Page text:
• We play another episode of “Should The Lakers Bring Back This Guy,” with Jodie Meeks as the latest contestant.
  • As of this recording, the Lakers have exactly 50 losses, which ties the second-highest total in franchise history, set in 1960 when the team was still housed in Minneapolis! To illustrate just how long it’s been since the Lakers sat on 50 losses, I quiz Brian on his knowledge of 1960, and offer some fun facts about 1960! (FYI: The all-time mark for losses is 52 during the 1975 season, which means an “All About 1975!” segment is waiting in the wings.)
  • We discuss Kobe Bryant’s comments in the New Yorker regarding black causes and Trayvon Martin, along with the way stories like these are covered in the world of 24/7 news and social media.

Click above to play, or just download the show here. Hope you enjoy it. To subscribe to the podcast via iTunes, click here. You can also find us on TuneIn.com by heading here.

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Kobe Bryant, LeBron James and big free agency questions

Posted by on Sep 11, 2013 in Dwight Howard, ESPN, free agency, Kobe Bryant, LeBron James, Mike D'Antoni, Mitch Kupchak, Phil Jackson | 4 comments

The Miami Heat may be gearing up for a three-peat attempt as the Lakers embark on what”s regarded as a stopgap campaign by even the most optimistic fans, but they still have one thing in common: Summer of 2014. For the Lakers, it represents a chance to redirect the ship towards smoother waters via free agency. For the Heat, free agency carries the threat of losing LeBron James. Could these worlds collide to make Laker fans smile worldwide?

Well, according to a handful of ESPN.com writers asked to handicap the odds of LeBron bolting for the Lakers, not so much:

Adande: 5 percent. Take what I said about Pat Riley above and apply the opposite to Jim Buss. And LeBron has spent enough time around to know Kobe won”t hand over the keys to the Lakers as easily as Wade handed over the keys to the Heat.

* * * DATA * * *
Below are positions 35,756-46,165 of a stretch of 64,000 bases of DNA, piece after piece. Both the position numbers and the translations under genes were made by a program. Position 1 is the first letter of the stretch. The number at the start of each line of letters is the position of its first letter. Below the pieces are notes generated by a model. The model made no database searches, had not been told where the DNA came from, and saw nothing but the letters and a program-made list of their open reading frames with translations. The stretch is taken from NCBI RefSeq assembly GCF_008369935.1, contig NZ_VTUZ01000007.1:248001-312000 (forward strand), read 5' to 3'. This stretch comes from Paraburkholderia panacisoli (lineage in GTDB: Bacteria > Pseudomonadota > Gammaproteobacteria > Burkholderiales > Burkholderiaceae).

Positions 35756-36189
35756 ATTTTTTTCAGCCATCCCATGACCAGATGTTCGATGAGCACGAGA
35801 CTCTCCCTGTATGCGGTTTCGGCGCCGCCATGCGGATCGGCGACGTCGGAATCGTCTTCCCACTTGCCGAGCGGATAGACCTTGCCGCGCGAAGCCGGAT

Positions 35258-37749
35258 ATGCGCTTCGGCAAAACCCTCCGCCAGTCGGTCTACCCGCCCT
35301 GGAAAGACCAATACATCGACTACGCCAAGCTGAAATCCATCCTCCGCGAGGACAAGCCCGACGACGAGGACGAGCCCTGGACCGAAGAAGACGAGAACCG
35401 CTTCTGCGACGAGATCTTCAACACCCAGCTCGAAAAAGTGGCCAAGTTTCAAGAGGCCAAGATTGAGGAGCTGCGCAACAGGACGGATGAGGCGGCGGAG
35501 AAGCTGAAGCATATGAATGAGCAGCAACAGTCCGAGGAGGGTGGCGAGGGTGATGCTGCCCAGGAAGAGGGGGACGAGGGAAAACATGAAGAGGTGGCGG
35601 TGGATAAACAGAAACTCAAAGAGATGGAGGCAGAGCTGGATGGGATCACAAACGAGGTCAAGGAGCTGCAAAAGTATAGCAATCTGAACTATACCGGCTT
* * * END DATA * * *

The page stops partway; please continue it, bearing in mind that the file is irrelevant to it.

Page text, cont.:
Haberstroh: 5 percent. Let”s say Bryant suffers another career-threatening injury; the Lakers somehow trade for to put Gasol alongside his countryman, ; and the Heat”s season ends in turmoil. Then maybe it could happen. Maybe.

Stein: I”ll go with 1 percent … only because you never say never in this league. But I cannot fathom LeBron joining the Lakers. He was savaged for The Decision, hated all that negativity and would expose himself to getting hammered on a similar scale if he made that move. I firmly believe he”d be branded as one of sports” all-time heartless mercenaries if he decided that he needs a move to Lakerland after just four seasons on South Beach. All the informed whispers emanating out of L.A. suggest that the Lakers are going to chase him hard and think they have a legit shot. But I don”t.

Wallace: Far less than 24 percent. And I say that as a total play on Kobe”s jersey number. I don”t see LeBron wanting to play with Kobe, assuming Kobe stays. And I certainly don”t see the Lakers pushing Kobe aside or rushing him to make a decision to appease James. Besides, what can James do for the Lakers, from a legacy standpoint, that Kobe, Shaq, Magic, Kareem and haven”t? Now, the Clippers? Playing with CP3 and for Doc Rivers if other contracts are moved? Hmmm. That would be a completely different story.

Windhorst: Not great. First, I don”t think LeBron has much desire to play with Kobe. Their interactions with Team USA were often more utilitarian than anything. Second, the Lakers would have to attract at least one more young superstar to come play in L.A. to truly compete with what the Heat could offer. Getting someone to take the Chris Bosh role with Chris Bosh talent will not be easy, even for L.A. And don”t assume Kobe is a big hook at this point in his career.